Also, if you're looking for one more great idea to kick off the new year, consider downloading a copy of our latest special report, "The Motley Fool's Top Stock for 2012," in which our top-notch team of analysts highlight a company dubbed the "Costco of Latin America." The best part is that the report is completely free!

Fool contributor Sean Williams has no material interest in any other companies mentioned in this article. You can follow him on CAPS under the screen name TMFUltraLong, track every pick he makes under the screen name TrackUltraLong, and check him out on Twitter, where he goes by the handle @TMFUltraLong. The Motley Fool owns shares of Dendreon. Try any of our Foolish newsletter services free for 30 days. We Fools don't all hold the same opinions, but we all believe that considering a diverse range of insights makes us better investors. The Motley Fool has a disclosure policy that's always the best price: free!

Read/Post Comments (2) | Recommend This Article (11)

Comments from our Foolish Readers

Help us keep this a respectfully Foolish area! This is a place for our readers to discuss, debate, and learn more about the Foolish investing topic you read about above. Help us keep it clean and safe. If you believe a comment is abusive or otherwise violates our Fool's Rules, please report it via the Report this Comment Report this Comment icon found on every comment.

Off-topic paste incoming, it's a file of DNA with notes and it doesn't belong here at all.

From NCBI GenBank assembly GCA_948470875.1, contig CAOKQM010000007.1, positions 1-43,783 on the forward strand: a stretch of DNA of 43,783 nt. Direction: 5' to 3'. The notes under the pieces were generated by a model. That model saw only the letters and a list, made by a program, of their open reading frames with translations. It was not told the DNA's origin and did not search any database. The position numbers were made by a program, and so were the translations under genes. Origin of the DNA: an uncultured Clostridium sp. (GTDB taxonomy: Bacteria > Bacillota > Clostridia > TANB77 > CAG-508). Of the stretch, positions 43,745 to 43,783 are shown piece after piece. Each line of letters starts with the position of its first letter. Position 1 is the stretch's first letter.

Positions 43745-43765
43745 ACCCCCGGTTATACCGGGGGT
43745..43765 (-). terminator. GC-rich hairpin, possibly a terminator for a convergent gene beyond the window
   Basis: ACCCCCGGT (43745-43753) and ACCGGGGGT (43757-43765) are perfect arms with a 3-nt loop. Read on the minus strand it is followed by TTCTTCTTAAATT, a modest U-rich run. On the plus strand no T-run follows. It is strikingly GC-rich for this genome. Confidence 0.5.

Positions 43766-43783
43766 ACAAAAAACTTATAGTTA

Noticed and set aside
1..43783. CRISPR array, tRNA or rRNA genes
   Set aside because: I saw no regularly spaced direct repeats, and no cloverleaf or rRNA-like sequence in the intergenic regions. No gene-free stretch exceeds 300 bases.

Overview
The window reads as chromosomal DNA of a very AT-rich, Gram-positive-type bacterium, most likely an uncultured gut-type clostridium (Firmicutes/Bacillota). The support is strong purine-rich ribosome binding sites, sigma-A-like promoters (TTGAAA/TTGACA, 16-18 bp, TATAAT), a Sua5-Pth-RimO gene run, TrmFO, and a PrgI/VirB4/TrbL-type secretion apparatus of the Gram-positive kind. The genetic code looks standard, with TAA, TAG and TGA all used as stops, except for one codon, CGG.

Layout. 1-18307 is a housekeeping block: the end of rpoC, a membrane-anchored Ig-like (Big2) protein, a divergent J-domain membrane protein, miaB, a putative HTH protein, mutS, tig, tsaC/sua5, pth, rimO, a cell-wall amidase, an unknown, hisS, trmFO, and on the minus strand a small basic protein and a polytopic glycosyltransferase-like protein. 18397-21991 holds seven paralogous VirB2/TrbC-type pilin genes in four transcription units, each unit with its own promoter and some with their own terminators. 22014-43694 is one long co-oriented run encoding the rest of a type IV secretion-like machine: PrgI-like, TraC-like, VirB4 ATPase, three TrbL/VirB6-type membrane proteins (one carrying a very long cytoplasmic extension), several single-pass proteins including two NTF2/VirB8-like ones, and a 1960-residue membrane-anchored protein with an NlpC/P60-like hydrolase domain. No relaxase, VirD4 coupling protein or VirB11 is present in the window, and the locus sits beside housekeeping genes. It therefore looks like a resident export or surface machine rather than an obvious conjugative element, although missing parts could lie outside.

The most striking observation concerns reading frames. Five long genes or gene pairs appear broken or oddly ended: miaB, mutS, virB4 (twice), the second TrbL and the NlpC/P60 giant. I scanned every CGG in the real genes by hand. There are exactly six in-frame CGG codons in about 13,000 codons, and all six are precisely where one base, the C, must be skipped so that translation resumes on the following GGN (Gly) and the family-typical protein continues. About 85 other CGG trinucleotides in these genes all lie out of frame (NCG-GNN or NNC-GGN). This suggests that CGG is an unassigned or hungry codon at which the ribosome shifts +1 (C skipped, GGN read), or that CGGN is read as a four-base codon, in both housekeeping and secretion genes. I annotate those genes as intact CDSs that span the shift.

• Report this Comment On January 05, 2012, at 12:04 AM, sapvb wrote:

    Mr. Williams your analysis seems to be purposely overlooking the FDA investigation into the inconsistant formulation that substitute for the stringent oversight that the FDA has over Makena. It would be the main reason K-V could justify the mark up since formulary substitutes are unknows at this point, a strange situation in the drugs dispensing field. Currently Formualries are unregulated and indpendent of oversight and an adverse report from the FDA could shut down Makena's competition and with it the company would corner the market overnight. The FDA has all the cards to K-V future even with their successful product.

  • Report this Comment On January 05, 2012, at 12:59 PM, fight4preemies wrote:

    It's not accurate to call compounding pharmacies "unregulated and independent of oversight." They aren't mixing up moonshine in the bathtub. Pharmacies are regulated by state boards of pharmacy, and must meet their rules and regulations. In addition, certain FDA, DEA and other rules and regulations also apply.

    To my admittedly limited knowledge, there has been no details released about the KV-sponsored study or the FDA's plans to look further into these claims. The more info the better, I look forward to hearing more.

    Furthermore, drugs made by the batch aren't infallible either. Something the former KV Pharm CEO probably pondered while sitting in jail after shipping oversized and irregular tablets out to pharmacies.

    I don't think the FDA holds all the cards, I think KV has made it's own bed and it pisses me off because Makena had such a great opportunity to help at risk moms and their babies, but they bungled everything and instead it was going to be MORE difficult to get the medication. The FDA's intervention saved lives.

    By the way, no, I'm not a pharmacist, just someone who has taken up the cause of fighting prematurity since my best friend lost her daughter to complications of her premature birth 6 years ago.